In 1980 I became a cop. Went through the police academy, took classes and tests. One of those classes was on “Ethics and Policing” in today’s society. The instructor was as passionate as I assume he was unethical.

I learned a lot in that class. What did I learn? That ethics was no more than a word and the class simply something that the state said had to be taught.

Was I-am I-cynical? You bet. But with reason.

First, and quickly, everyone, including this writer has behaved unethically to some degree or another at times in our lives. Selfishness, greed, thirst for something we don’t have, etc., drives us to do things we shouldn’t.

After that ethics class in the academy, one of the students (I’ll call him Charlie) bragged that he was appointed to one of the Cook County law enforcement divisions because he knew the sheriff. He subsequently got caught cheating on a test. Flat out got caught. Never mind the details, he wound up admitting it. He was gone, immediately packed up and was whisked away.

Good for him. I didn’t like him anyway: perfect example of an unethical ass.


The very next day, in the middle of the first hour, Charlie comes walking into our class, high fives a couple of the other “appointees” and takes his previously occupied seat. Why was he allowed to come back in? He explained at a break: His father was best friends with the sheriff. Not only did he get his job back, he told us that the proctor who caught him cheating got his “ass chewed out.”





Jussie Smollett. Cook County State’s Attorney Kim Foxx. The DOJ. Politicians. FBI administrators. Hollywood. The list goes on in this story of sordid details great and small.

Police officers, hard-working line-level cops, trying to do their best, make national news if they do something that even looks as though it’s improper. They, regular people who have never wanted to be the center of attention, in the age of video and belligerent narratives have their worlds turned upside down because their behavior is the latest to go viral.

In the majority of cases their behavior has been deemed, if not proper, then at least legal and reasonable given the circumstances. But that’s no longer good enough. Police, at least to some minds, are corrupt from root to stem. All other evidence be damned. If their life is destroyed in the process, so be it.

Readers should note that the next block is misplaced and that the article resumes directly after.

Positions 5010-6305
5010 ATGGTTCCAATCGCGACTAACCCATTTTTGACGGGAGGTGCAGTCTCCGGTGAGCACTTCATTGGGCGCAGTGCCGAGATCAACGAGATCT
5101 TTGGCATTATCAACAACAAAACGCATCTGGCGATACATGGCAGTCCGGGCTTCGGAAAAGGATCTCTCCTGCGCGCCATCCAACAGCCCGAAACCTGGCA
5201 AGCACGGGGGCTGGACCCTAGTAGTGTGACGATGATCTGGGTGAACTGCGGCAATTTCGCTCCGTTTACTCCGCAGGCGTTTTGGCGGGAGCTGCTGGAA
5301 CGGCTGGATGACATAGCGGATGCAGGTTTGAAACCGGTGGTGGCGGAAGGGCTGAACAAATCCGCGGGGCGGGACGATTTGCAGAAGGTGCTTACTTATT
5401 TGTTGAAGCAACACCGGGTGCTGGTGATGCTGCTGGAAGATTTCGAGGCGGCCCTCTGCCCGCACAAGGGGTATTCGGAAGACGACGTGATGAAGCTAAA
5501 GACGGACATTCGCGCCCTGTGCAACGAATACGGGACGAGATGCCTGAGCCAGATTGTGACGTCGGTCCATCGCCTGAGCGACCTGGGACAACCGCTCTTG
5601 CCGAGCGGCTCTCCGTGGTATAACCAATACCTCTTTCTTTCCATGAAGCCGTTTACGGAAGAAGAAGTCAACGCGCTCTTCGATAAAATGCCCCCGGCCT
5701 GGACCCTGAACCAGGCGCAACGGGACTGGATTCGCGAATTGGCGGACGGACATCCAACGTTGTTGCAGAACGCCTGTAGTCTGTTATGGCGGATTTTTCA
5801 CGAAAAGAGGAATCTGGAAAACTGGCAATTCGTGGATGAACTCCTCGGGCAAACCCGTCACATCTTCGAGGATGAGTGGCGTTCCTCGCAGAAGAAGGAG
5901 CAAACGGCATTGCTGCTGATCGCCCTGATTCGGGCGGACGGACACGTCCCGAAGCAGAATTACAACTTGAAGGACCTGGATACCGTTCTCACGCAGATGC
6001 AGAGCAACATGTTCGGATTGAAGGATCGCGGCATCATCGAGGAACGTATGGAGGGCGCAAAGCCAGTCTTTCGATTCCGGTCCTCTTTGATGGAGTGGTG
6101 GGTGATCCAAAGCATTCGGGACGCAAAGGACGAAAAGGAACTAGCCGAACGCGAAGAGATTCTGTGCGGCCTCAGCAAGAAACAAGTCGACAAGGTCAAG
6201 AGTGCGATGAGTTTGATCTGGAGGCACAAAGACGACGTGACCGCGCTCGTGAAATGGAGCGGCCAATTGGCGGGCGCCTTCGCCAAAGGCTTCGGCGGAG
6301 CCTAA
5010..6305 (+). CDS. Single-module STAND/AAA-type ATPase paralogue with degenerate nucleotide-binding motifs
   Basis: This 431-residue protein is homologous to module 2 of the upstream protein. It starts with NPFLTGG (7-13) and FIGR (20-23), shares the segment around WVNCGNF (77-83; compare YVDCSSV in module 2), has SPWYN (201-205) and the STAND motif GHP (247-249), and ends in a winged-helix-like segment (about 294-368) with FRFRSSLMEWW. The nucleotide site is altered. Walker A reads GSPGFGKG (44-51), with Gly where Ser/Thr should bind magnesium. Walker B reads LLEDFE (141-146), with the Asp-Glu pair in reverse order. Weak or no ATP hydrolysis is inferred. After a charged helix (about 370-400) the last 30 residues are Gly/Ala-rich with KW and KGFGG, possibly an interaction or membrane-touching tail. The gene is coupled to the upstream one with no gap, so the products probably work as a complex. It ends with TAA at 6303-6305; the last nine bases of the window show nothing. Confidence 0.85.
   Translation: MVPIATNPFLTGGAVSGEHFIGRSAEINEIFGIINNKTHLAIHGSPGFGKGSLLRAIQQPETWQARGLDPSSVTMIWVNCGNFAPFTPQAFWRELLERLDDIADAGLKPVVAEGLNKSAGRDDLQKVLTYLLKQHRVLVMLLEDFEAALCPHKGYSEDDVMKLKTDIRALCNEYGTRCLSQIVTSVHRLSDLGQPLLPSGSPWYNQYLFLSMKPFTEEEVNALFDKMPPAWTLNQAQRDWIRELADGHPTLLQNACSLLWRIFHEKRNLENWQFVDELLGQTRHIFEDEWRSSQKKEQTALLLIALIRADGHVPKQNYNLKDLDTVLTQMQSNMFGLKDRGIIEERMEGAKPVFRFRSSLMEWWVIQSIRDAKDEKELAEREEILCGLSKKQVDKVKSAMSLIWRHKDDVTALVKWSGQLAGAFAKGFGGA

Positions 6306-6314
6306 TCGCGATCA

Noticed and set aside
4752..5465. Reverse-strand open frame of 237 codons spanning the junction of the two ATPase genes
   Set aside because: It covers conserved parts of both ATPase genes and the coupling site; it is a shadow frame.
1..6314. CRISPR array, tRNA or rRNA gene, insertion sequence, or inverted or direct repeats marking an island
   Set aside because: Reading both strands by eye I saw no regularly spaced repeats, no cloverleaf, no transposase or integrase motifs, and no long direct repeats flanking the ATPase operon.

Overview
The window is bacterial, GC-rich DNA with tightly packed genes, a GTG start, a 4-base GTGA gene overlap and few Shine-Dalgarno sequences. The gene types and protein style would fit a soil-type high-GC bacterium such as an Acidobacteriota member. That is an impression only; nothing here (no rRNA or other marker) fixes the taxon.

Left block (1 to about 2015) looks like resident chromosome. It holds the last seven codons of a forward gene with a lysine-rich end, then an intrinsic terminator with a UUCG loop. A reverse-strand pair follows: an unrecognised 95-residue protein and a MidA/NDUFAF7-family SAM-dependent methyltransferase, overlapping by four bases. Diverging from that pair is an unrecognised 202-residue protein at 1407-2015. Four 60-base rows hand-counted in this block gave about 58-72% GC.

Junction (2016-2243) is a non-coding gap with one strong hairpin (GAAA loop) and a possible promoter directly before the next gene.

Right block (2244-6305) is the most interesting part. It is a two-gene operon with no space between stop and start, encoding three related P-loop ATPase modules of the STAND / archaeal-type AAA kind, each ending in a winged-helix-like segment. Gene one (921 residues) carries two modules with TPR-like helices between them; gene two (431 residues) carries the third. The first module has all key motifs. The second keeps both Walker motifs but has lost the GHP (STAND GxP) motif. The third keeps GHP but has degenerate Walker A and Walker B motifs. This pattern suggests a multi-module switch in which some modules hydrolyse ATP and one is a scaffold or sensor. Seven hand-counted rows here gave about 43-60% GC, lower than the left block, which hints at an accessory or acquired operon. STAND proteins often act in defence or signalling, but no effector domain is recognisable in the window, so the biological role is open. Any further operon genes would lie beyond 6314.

Yesterday on March 26, with no explanation, a judge, in less than five minutes, with the approval of the office of Cook County State’s Attorney Kim Foxx, dropped all 16 felony disorderly conduct charges on Jussie Smollett. The proceedings were immediately sealed as to why and the $10,000 posted for Smollett’s bond a month ago was turned over to the City of Chicago Law Department.

No consultation with the Chicago Police Superintendent Eddie Johnson, who, weeks ago, along with one of Foxx’s assistants laid out the 16-count indictment in graphic detail in a public forum. They talked about collusion with two brothers; they spelled out the purpose of the sinister plot and how his description of the “racist attack” damaged an already fractured Chicago community. Johnson himself was incensed as he described the manpower required to investigate the case.


To make this even more absurd, from the Chicago Sun Times: “First Assistant State’s Attorney Joseph Magats said the decision to drop the charges should not be interpreted that Smollett did not do what police and prosecutors have alleged-pay his assailants to fake the attack be interpreted that Smollett did not do what police and then falsely report the incident to police.”